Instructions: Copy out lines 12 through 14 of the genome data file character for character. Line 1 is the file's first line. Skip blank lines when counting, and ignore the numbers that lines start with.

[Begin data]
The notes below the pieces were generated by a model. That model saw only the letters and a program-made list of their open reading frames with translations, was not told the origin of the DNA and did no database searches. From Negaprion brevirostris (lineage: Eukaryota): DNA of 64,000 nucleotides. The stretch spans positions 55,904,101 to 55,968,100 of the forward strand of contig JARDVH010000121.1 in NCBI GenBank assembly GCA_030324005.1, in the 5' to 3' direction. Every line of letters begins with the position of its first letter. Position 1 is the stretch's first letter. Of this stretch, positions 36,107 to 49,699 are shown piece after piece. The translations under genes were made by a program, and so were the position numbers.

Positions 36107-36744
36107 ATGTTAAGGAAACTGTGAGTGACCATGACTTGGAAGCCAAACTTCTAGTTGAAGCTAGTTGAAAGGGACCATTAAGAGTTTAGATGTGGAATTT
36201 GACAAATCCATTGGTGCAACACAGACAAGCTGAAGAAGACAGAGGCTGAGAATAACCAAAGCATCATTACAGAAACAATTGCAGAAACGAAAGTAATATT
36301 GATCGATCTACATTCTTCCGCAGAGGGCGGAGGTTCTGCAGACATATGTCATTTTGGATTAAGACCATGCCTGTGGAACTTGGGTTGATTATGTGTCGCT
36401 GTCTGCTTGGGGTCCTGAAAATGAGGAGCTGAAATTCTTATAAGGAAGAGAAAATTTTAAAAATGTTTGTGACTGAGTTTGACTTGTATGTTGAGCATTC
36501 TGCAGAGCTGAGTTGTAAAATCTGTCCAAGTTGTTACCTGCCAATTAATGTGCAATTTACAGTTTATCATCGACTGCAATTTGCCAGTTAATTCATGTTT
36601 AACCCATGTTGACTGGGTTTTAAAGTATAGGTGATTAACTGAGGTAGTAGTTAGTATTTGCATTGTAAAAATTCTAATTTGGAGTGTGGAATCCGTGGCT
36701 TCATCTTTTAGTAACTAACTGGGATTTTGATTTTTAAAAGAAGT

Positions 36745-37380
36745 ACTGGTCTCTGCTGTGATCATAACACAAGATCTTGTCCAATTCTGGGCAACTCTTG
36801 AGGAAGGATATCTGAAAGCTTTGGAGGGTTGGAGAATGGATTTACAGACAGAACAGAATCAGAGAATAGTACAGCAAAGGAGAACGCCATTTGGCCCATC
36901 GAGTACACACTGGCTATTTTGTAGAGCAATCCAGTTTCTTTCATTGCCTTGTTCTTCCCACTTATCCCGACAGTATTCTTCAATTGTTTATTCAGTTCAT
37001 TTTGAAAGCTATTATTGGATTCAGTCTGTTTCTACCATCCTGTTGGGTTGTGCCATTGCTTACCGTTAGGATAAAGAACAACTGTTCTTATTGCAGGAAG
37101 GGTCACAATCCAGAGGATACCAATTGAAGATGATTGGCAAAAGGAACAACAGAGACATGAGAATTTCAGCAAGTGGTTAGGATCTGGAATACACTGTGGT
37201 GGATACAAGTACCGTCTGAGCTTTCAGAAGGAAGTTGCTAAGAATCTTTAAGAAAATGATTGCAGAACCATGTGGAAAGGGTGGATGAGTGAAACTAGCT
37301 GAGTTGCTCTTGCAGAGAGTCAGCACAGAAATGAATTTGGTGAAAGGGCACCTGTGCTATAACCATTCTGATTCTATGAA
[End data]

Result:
36801 AGGAAGGATATCTGAAAGCTTTGGAGGGTTGGAGAATGGATTTACAGACAGAACAGAATCAGAGAATAGTACAGCAAAGGAGAACGCCATTTGGCCCATC
36901 GAGTACACACTGGCTATTTTGTAGAGCAATCCAGTTTCTTTCATTGCCTTGTTCTTCCCACTTATCCCGACAGTATTCTTCAATTGTTTATTCAGTTCAT
37001 TTTGAAAGCTATTATTGGATTCAGTCTGTTTCTACCATCCTGTTGGGTTGTGCCATTGCTTACCGTTAGGATAAAGAACAACTGTTCTTATTGCAGGAAG